As a summary, this is the approach we’re taking to make this happen:

  1. Focusing on fixing services, not websites.
    This means prioritising service outcomes, and first and foremost focusing on people. It’s designing how organisations operate to make sure services work for everyone — providing flexibility and choice when and where it’s needed (not just screen based transactions). We believe that it should be possible to share solutions built on digital working practices that become alternative patterns to better web forms.
  2. Working together, and beyond boundaries
    This means working across organisations at all levels of the housing sector and in the 3rd sector — encouraging people to work beyond their own organisational boundaries. We believe that more housing services in the future will be the result of co-design (and research) and also shared operational platforms built around emerging digital business models.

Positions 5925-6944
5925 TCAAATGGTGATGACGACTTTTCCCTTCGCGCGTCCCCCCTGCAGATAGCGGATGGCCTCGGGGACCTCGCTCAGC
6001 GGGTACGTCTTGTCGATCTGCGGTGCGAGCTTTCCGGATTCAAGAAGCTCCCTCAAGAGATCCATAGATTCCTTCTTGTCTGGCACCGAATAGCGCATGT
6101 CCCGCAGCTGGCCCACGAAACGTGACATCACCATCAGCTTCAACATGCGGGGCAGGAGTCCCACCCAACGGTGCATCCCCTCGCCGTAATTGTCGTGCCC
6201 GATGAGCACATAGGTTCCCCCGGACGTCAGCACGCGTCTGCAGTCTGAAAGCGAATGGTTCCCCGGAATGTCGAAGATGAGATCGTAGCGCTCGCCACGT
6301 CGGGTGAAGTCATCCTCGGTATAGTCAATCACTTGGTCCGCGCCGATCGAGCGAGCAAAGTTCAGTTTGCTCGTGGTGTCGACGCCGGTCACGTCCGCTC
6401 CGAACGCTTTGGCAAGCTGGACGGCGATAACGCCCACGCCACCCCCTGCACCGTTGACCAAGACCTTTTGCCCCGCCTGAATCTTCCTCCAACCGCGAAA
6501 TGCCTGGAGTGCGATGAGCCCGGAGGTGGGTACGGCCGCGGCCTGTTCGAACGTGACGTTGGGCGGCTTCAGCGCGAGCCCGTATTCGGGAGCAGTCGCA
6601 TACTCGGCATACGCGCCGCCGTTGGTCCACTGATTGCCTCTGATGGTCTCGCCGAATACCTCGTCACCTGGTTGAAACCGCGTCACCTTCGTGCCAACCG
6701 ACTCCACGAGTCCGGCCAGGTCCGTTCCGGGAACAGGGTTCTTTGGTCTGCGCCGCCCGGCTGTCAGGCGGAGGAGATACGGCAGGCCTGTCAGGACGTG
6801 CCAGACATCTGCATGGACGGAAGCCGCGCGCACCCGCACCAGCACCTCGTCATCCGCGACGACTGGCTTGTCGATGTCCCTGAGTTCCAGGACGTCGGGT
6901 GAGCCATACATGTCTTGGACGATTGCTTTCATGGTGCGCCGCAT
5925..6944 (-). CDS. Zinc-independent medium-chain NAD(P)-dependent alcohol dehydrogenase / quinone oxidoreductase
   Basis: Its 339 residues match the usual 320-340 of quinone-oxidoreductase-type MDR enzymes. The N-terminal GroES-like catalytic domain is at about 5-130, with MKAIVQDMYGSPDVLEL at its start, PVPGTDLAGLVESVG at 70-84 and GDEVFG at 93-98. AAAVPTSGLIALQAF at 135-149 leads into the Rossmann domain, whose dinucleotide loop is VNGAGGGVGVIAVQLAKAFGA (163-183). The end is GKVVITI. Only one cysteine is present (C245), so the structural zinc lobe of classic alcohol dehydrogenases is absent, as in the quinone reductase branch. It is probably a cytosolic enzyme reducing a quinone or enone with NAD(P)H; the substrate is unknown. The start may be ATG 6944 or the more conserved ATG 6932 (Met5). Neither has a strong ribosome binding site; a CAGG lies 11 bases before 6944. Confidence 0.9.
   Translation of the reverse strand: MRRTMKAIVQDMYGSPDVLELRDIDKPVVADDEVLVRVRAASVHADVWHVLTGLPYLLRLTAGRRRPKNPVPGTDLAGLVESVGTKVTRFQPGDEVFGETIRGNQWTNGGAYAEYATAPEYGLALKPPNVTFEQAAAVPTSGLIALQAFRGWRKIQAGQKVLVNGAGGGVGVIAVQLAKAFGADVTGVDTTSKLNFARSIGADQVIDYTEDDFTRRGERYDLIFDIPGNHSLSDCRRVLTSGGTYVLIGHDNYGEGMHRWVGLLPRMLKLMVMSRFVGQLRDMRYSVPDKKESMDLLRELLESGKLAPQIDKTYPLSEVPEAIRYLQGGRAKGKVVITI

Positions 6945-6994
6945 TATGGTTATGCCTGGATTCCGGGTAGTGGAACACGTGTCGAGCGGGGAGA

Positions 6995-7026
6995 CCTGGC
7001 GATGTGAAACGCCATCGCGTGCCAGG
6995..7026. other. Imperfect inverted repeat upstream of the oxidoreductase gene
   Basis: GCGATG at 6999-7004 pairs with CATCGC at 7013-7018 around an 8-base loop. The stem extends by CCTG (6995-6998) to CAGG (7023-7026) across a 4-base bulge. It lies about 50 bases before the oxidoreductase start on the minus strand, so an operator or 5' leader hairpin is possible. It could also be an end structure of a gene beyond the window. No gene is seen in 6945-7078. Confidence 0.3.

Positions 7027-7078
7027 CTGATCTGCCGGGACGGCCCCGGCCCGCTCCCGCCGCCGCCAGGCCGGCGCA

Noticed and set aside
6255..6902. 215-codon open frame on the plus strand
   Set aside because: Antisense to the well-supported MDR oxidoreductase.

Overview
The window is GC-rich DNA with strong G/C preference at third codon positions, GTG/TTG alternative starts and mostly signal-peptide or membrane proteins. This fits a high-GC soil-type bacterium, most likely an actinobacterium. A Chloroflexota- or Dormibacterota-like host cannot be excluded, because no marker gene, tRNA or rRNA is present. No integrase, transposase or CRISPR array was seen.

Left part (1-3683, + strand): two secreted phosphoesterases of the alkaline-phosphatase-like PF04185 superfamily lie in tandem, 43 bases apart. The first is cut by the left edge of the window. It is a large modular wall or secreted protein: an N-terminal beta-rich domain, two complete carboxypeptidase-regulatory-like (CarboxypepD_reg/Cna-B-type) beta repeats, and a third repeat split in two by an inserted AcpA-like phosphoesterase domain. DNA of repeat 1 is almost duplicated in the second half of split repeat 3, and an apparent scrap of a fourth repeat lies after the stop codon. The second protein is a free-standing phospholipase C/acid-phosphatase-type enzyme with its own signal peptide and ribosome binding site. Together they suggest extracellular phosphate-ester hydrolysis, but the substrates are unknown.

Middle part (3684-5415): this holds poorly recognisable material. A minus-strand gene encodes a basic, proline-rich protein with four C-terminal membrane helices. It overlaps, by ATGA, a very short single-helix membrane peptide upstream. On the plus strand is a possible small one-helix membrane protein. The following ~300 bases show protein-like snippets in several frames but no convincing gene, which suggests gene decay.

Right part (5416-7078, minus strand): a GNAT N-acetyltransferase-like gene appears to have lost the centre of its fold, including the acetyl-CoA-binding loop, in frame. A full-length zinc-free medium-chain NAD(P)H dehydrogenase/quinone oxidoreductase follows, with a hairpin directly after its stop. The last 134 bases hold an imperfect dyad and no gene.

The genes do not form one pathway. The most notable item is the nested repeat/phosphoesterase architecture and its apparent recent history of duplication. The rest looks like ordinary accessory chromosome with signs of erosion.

3. Documenting and sharing.
    This means helping local government find effective ways to share work on services, with the potential for reuse. We think that the GDS service pattern examples are useful and we intend to reuse or find ways to contribute patterns for services that we’ve already created.

Come and speak to Amilah to understand how we can help you. 01279 888215